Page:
Our brain is constantly listening to what is happening around us, and intermittent noises draw our attention away from studying whether we want it or not.
Noise reduction earmuffs are an inexpensive and effective antidote against these distractions.
Noise sources include talking, rustling paper, eating noises, coughing, ringing phones and message alerts, video game sounds, clicking keyboards, etc.
Memory, math, and reading comprehension all suffer. Studies have shown that performance can deteriorate by 30% and more.
I have used earmuffs (and other tools) for years to block out distractions while reading, writing, thinking, and meditating, and I still do.
All muffs recommended in this post were acquired at standard retailers and used in a variety of different settings. I have additionally subjected them to tests with coffee shop noise, cafeteria noise, and pink noise.
By how much do earmuffs reduce everyday noise?
Good study earmuffs reduce noise by 30 to 40 decibels in the frequency range from 500-8000 Hz, the range in which many everyday noises occur.
If you consider that a noise reduction by 10 decibels means halving the perceived loudness, this is huge.
What’s more, you don’t have to block all noise to make a difference when it comes to studying.
Every click, rustling, creaking, and attention-grabbing conversation that doesn’t reach your ear conserves brain resources.
But I want you to keep your expectations realistic:
No earmuffs (even the bulkiest ones) and no other noise reduction tool that covers or plugs the ear can create complete silence in a noisy place.
In a classroom, coffee shop or cafeteria, noise levels can go up to 60 decibels and more.
Earmuffs lower the volume by a lot and take the edge off noise, but you will still hear louder conversations and screeching chairs.
You can improve on this by using a masking sound such as white noise or water sounds (e.g., waterfall, rain). For more on how to do this, please check my post How to Block Out People’s Voices.
You have two choices:
- Passive earmuffs without speakers: They offer good sound isolation and reduce the volume of a large range of distracting noises.
Listening to sound via smaller earbuds underneath works, but can somewhat reduce wearing comfort.
- Earmuff headphones (often with Bluetooth): They work like passive earmuffs, but you can additionally play white noise or waterfall sounds to mask loud noises (e.g., chatter) that make it through the passive sound isolation.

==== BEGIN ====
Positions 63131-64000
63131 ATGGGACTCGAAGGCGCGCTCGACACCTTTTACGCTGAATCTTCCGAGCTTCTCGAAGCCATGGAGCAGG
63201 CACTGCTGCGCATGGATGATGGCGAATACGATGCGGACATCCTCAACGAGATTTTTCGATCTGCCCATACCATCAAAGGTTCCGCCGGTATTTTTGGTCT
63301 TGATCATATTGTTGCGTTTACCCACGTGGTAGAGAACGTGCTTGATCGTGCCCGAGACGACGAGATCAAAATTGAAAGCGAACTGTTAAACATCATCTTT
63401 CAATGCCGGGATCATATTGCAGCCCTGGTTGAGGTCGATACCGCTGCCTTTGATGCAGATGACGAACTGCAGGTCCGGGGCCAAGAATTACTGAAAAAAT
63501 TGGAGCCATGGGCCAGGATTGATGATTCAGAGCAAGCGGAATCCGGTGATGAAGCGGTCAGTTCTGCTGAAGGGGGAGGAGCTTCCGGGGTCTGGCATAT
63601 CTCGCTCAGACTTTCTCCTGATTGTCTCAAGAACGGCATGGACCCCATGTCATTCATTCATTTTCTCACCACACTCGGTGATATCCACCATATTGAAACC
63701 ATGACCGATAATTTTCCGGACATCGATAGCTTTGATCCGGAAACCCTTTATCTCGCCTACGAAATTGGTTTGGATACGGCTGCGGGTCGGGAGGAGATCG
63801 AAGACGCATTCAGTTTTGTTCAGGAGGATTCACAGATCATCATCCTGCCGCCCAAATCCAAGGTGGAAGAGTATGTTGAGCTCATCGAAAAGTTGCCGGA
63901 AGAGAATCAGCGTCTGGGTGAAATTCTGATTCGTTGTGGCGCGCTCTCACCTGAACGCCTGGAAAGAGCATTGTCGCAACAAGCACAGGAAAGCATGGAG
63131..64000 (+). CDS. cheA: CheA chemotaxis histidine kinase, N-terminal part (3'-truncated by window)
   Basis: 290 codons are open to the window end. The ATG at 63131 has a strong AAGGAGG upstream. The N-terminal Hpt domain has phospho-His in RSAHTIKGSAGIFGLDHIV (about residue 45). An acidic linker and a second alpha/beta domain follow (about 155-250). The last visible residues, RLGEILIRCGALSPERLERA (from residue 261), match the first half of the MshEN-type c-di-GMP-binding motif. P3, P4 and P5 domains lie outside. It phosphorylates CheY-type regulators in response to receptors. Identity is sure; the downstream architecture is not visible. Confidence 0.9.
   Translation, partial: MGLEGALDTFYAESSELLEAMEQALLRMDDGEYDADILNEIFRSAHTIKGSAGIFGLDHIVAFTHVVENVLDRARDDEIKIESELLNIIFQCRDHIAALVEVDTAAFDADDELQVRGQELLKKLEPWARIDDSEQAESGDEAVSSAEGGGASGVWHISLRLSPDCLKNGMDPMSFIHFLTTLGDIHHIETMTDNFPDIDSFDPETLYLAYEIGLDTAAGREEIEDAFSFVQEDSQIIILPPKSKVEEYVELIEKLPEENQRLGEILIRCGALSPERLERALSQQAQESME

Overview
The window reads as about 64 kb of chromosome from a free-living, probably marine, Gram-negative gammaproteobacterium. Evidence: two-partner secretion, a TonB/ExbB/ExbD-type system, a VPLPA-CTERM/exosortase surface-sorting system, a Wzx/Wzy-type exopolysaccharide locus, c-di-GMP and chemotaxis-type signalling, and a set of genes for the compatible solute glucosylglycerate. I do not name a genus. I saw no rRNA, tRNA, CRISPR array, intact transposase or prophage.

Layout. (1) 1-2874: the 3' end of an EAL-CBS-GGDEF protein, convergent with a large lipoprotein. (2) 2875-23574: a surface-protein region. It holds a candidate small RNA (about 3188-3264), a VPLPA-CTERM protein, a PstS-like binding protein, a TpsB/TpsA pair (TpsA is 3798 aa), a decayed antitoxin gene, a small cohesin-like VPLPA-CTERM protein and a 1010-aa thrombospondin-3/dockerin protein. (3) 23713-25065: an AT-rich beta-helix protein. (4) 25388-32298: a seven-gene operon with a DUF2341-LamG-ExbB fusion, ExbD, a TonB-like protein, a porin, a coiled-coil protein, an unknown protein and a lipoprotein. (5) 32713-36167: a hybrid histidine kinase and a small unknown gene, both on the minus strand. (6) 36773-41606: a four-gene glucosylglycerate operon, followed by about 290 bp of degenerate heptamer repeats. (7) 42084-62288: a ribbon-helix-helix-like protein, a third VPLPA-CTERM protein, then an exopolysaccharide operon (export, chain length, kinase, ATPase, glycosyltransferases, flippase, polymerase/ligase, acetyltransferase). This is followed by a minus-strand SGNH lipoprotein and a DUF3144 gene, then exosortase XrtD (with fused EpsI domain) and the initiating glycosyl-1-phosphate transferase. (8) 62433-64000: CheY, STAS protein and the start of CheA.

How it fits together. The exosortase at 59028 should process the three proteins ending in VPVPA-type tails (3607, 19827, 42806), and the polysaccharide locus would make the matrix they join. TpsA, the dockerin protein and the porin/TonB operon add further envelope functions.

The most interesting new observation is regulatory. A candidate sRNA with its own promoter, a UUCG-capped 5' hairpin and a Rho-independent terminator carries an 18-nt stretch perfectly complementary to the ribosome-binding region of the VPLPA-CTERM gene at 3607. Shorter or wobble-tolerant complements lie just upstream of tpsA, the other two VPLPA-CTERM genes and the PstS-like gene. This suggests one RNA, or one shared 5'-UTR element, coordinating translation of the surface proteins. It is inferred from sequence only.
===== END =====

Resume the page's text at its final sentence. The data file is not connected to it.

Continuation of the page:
You can also use these to listen to lectures, podcasts and focus music.
Summary best earmuffs for studying
All short-listed earmuffs effectively reduce everyday noises students typically encounter and don’t look ridiculous. They are sturdy, have a well-adjustable headband, ample space for most ears, and replaceable ear cushions.
Best for adult students: Peltor Sport Bull’s Eye (NRR 27)
Why: Effective noise reduction and good looking at a medium weight & profile
Downside: At min. headband extension not small enough for younger children
Best for light earmuffs, young learners, and classroom use: Peltor X2A (NRR 24)
Why: Effective at only 7.7 oz., great headband and very rugged
Best earmuff headphones for students: 3M Worktunes Connect (NRR 24)
Available as foam edition and gel edition (gel more spacious, better for large ears)
Why: Good earmuffs plus you can stream masking sounds (e.g., white noise), focus music, and lectures via Bluetooth (or wired)
Downside: Heavier than comparable earmuffs without speakers
Best study earmuffs for very loud environments: Peltor Sport Ultimate (NRR 30)
Why: You have to study in a very loud environment, e.g., nearby construction, rumbling trucks and other low-frequency noise
Downside: At 13 oz., heavy and bigger ear cups. Not recommended for children
Recommended earmuffs details
Rationale for the recommendations
I have used all earmuffs in this post in a variety of different settings and tested them against coffee shop noise, cafeteria noise, and pink noise.
Most of the recommended earmuffs have noise reduction ratings from 24-28.
This leads to good to very good mid-and-high frequency noise reduction at a moderate weight and profile.
In case you need to maximize noise reduction to fend off heavy road traffic or construction next door, I have included a suggestion for larger NRR-30 earmuffs.
In most study situations, the lighter and more discrete options should do just fine.
I aimed to select earmuffs that meet the following criteria:
- Can be worn in public,
- have a well-adjustable headband (extension and ear cup tilt),
- offer ample space for the ear,
- are sturdy,
- have replaceable ear pads,
- allow upgrading to gel ear cushions for added comfort and ear space
Many earmuffs are inexpensive, but being able to replace only the ear pads helps to reduce plastic waste. In addition, you can optionally use different cushions if you find the stock ear pads uncomfortable or too small for your ears.
Peltor Sport Bull’s Eye (NRR 27): Recommendation for adult students
For study earmuffs without speakers, the Bull’s Eye are my current favorites.
They effectively reduce everyday noise and have a medium weight (9.5 oz., 269g) and a medium profile.
Note: For a child, these muffs may be too large even at minimum extension; the X2A described below can be made smaller.